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MatadorU student Madeline Gressel on owning the narrative.

This is a B&W screengrab from Day After Tomorrow or something. Via gordontarpley

WHEN THE TWIN TOWERS COLLAPSED, my father was sitting on his bed in the Conrad Hotel, Hong Kong, watching the news in horror.

I was safe and cozy in my morning art class, during my very first week of high school at my new school on the Upper East Side. My sister was standing in front of the floor-to-ceiling windows of her own high school’s library — four short blocks from the World Trade Center — watching in shock as the towers erupted before her.

It was hours of agony before my father could reach any of us to make sure we were okay, and by the end of the ordeal, he’d decided to give up his job in Hong Kong and move back home. Despite a cultivated distaste for the United States, he couldn’t stand the idea of being away from his children during another terrorist attack.

As an early devotee of fiction and history (and their often neglected love-child, historical fiction), I responded to the crisis differently than some of my peers. If my sleep was disturbed, it was in a state of momentous excitement. I was seized, perhaps a bit cold-bloodedly, not by fear or anxiety, but by a thrilling sense of possibility and immediacy. This was my chance to be a part of history in the largest sense, to be a part of something that mattered, something that — because of my birth and childhood in downtown Manhattan — I could claim as a seminal moment in the narrative of my life.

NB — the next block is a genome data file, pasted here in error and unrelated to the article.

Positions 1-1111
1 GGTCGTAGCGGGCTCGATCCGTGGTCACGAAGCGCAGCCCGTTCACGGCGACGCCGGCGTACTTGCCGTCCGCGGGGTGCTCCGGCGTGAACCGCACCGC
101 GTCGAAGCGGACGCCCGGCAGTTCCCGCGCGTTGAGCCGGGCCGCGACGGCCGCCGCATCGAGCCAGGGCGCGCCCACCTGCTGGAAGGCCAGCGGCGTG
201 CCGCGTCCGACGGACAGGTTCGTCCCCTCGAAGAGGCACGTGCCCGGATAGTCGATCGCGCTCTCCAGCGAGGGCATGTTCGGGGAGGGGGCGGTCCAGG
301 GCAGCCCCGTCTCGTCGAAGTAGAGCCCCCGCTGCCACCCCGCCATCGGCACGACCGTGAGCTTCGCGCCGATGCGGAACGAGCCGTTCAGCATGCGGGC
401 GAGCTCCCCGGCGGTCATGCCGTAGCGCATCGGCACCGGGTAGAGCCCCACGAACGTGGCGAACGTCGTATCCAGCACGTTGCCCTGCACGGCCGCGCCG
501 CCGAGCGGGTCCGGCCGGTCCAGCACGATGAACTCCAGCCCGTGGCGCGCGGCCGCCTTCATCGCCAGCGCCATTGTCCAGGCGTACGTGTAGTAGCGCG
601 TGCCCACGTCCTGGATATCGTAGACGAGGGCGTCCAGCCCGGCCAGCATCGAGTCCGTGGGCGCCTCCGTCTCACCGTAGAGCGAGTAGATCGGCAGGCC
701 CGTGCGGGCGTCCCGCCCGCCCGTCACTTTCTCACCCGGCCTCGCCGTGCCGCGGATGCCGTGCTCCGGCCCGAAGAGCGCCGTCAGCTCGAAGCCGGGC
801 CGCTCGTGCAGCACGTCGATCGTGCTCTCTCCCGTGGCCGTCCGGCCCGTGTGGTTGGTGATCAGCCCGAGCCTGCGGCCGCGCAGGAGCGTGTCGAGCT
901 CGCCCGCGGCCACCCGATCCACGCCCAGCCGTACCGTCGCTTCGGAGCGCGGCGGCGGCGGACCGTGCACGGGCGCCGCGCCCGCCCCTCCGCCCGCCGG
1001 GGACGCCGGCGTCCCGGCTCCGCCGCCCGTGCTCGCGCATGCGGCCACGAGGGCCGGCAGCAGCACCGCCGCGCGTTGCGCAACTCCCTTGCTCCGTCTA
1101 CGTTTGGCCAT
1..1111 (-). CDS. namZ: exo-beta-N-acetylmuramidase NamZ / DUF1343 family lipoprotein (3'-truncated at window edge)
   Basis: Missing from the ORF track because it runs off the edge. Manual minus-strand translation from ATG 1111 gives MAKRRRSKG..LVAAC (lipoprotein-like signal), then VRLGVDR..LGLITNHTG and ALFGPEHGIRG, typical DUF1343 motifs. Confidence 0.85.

I was disappointed. While my sister headed to Saint Vincent’s Hospital to make sandwiches for aid workers and firemen, my mother decided I was too young and sent me home. Anyway, there were hardly enough wounded survivors to necessitate real aid work across the city. The casualties were dead. I was not called upon to be the nurse of my fantasies. Still, I had been there. And no one could take that away from me, even as I drifted back to the more pressing matters of ninth grade in a new school.

Now, as New York City is sloshed by a record-breaking 13ft wall of water, it is I sitting comfortably in a café in Hong Kong watching the light October rain outside. My father is in his 29th-floor apartment watching it pour; my mother is in my childhood home on the bank of the swollen Hudson River, presumably cuddling with my terror-stricken, thunder-phobic beagle, Oliver. My friends post photos on Facebook of candlelit dinners, submerged cars, and the powerless, darkened skyline.